While most of your business plan exists behind the scenes, your sales pitch is in the spotlight. Marketing strategy, web design, and production all exist behind the scenes; that’s for you and your team. However, your sales pitch will be one of the first things to go public, so take the time to learn and master this important craft.
What is a sales pitch?
A sales pitch is a 30-second presentation about you and your business that grabs the listener’s attention and makes them want to know more. It’s sometimes referred to as an “elevator pitch,” because it should last approximately the amount of time it takes to ride an elevator with your target audience.
Who is that audience? Potential investors. Potential business partners. Mentors. Clients. Basically, anyone who can help you succeed with your business.
Of course, there will be times when you have more than 30 seconds of someone’s attention. However, it’s helpful to master the skills that break down your pitch into a tight 30 seconds so that it’s ready to go wherever and whenever you meet a potential audience.
The perfect sales pitch conveys:
- Your business idea
- Your unique skills that make this idea possible
- The earning potential of your business
- Who will be helped by your business
- Why your audience should care
For a 30-second window of time, that’s a LOT to accomplish. Because the Kantner Foundation loves helping young entrepreneurs, we’re here to break down what you need to know and how you can master a sales pitch that works.
Why a pitch is important
The people listed above – potential investors, clients, etc. – are busy. If they are already well-known in your field, they likely have would-be young entrepreneurs tugging at their attention all the time. A well-crafted pitch gives you the edge you need to rise above the others and get heard.
A successful sales pitch shows that you are prepared: you didn’t wake up this morning and decide to start a business. You’ve done your research and you know what you are talking about. Even if you are a start-up with zero experience running a business, your sales pitch should show how much hard work you’ve already done to get up and running.
The people to whom you pitch should want to get to know more by the time you’re finished speaking. If you’ve done this right, you’ll have new investors, mentors, etc. Instead of seeing you as just another wide-eyed kid with too much energy, they’ll want to be part of your road to success. Thus, you’ll increase your earning potential and visibility in the market.
What makes a good pitch?
- First of all, introduce yourself and grab your audience’s attention.
Not in a startling or intimidating way – you’re not trying to scare people off! A popular way to open a sales pitch is by noticing an existing problem or area that needs improvement. This should be a legitimate problem: your neighborhood doesn’t recycle; the adults around you don’t understand social media; your friends always lose their keys. These are real problems that real people have in real life. Your audience can relate. In fact, depending on your audience, they might have the exact same problem.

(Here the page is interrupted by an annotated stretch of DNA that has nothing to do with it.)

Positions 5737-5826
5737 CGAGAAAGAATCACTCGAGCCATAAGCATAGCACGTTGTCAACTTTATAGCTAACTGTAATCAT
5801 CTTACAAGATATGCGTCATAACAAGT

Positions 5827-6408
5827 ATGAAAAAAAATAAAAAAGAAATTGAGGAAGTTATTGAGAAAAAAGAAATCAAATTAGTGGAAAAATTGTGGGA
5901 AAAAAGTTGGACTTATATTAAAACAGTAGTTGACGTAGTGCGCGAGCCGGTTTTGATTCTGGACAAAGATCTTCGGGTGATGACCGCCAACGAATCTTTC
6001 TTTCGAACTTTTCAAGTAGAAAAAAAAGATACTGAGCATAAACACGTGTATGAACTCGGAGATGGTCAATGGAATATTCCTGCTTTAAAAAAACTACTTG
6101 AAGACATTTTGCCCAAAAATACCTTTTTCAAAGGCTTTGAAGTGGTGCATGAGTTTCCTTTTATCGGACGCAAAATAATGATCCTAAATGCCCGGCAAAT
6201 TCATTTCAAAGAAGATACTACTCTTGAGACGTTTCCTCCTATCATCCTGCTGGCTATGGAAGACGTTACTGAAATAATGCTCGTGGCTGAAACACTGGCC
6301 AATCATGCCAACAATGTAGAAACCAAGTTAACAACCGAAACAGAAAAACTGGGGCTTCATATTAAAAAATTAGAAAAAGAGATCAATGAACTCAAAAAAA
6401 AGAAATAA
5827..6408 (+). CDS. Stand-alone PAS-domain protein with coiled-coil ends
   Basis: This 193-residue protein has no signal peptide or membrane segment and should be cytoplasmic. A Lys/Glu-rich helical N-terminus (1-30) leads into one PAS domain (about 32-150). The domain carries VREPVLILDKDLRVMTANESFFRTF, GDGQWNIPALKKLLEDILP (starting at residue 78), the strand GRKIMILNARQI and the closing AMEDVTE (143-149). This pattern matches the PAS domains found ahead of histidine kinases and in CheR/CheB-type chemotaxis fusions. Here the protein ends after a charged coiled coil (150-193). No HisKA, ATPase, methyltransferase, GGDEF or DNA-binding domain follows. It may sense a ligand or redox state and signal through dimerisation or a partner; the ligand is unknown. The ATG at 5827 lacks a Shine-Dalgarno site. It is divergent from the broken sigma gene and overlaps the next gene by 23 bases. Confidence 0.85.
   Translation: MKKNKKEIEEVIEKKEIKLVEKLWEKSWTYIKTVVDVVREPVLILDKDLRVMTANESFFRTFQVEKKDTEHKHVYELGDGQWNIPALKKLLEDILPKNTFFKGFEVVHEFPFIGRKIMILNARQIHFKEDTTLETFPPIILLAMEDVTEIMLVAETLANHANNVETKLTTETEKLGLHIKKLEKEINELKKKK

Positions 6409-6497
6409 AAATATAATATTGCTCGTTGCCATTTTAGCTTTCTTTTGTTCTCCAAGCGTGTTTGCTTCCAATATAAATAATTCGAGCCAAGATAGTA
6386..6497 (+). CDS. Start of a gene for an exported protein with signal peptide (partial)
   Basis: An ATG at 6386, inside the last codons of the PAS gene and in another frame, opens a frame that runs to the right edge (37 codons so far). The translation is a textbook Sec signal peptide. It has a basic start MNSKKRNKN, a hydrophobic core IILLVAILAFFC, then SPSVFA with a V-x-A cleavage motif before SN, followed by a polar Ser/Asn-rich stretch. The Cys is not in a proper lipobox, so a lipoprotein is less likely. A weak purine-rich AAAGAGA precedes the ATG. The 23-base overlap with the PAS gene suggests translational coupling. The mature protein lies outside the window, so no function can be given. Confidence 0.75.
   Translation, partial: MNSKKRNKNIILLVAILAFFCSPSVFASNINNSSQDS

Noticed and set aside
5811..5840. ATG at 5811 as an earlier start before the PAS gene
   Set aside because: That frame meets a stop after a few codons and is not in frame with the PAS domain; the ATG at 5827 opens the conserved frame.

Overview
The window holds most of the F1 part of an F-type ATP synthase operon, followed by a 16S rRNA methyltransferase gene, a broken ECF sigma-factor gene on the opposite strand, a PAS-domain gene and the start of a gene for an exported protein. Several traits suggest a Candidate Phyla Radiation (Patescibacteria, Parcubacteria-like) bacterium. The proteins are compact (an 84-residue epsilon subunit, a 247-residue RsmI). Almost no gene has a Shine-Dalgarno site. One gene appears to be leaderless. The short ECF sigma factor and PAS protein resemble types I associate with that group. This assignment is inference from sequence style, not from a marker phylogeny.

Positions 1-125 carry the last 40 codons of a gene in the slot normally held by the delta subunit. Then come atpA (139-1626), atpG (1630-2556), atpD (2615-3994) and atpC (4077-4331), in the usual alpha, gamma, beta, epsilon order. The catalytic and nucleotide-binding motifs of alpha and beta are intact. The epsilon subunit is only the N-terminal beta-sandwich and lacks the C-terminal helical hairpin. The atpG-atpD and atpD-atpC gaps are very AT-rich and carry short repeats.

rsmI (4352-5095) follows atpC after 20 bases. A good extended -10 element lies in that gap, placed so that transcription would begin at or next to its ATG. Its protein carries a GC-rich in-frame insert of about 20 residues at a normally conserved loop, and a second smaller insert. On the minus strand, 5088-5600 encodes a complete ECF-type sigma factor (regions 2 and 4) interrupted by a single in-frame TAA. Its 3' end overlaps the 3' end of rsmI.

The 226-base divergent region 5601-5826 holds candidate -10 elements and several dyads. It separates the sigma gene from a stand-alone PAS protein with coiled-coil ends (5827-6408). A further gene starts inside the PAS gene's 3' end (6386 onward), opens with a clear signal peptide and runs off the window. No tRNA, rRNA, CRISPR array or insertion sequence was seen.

You can switch up whether you introduce yourself first or mention the problem, but those two things generally always stay at the top of your pitch.
- While it may be tempting to try and impress established professionals in your field with a lot of business jargon and buzzwords, in a word: don’t.
The point of your pitch is to stay concise, and buzzwords will kill that goal. Every single word of your pitch has to count, so avoid empty words and phrases like, “optimize” and “move the needle.” Remain focused on your specific business goals.
- At the same time, don’t use slang.
It’s unprofessional and not everyone will understand what you are implying.
- Be clear. Be concise.
A 30-second pitch is not the time to show off your impressive SAT-worthy vocabulary. Without letting yourself become unintelligible, use shorter or fewer words. Go macro and stick to the idea as a whole.
->Instead of saying: “By creating a recycling system for our and other nearby neighborhoods, we can help homeowners manage their garbage, provide them with the service to take their recycling away, and save the environment.” (32 words)
> Try: “My recycling program will save the town money and help us go green.” (13 words)
- Inspire your audience.
Think about what inspired you to start your enterprise. Was it a desire to help your community? The challenge of creating a more efficient service? Providing a better product?
What inspired you can inspire others. This part of your pitch is where your emotions come into play. Don’t cry, beg, or go overboard, but do let your passion shine through. Your goal is to get others as excited about your idea as you are so that they’ll want to follow-up with you, give you money, or otherwise help you.
Practice, practice, practice
Write down your sales pitch. Run it through grammar checkers and online editors. Cut out any unnecessary words.
Read it out loud. How does it sound to you? Are you tripping over any words that can be cut or changed?
Practice pitching to friends and family. While they may not be totally honest with you to spare your feelings, they are a good first audience. If you are able, practice some more with actual professionals in your field who can offer valuable advice.
Memorize it. The second you see someone you want to pitch to, you should be good to go, not struggling to remember what you have to say.
The art of the pitch is one you will hone throughout your entrepreneurial career. As you get better at it, it’ll become second nature and won’t seem quite as intimidating as your first one.
The Kantner Foundation is proud to offer college scholarships to Florida’s high school entrepreneurs. To learn more about our program, and to start your application, click here.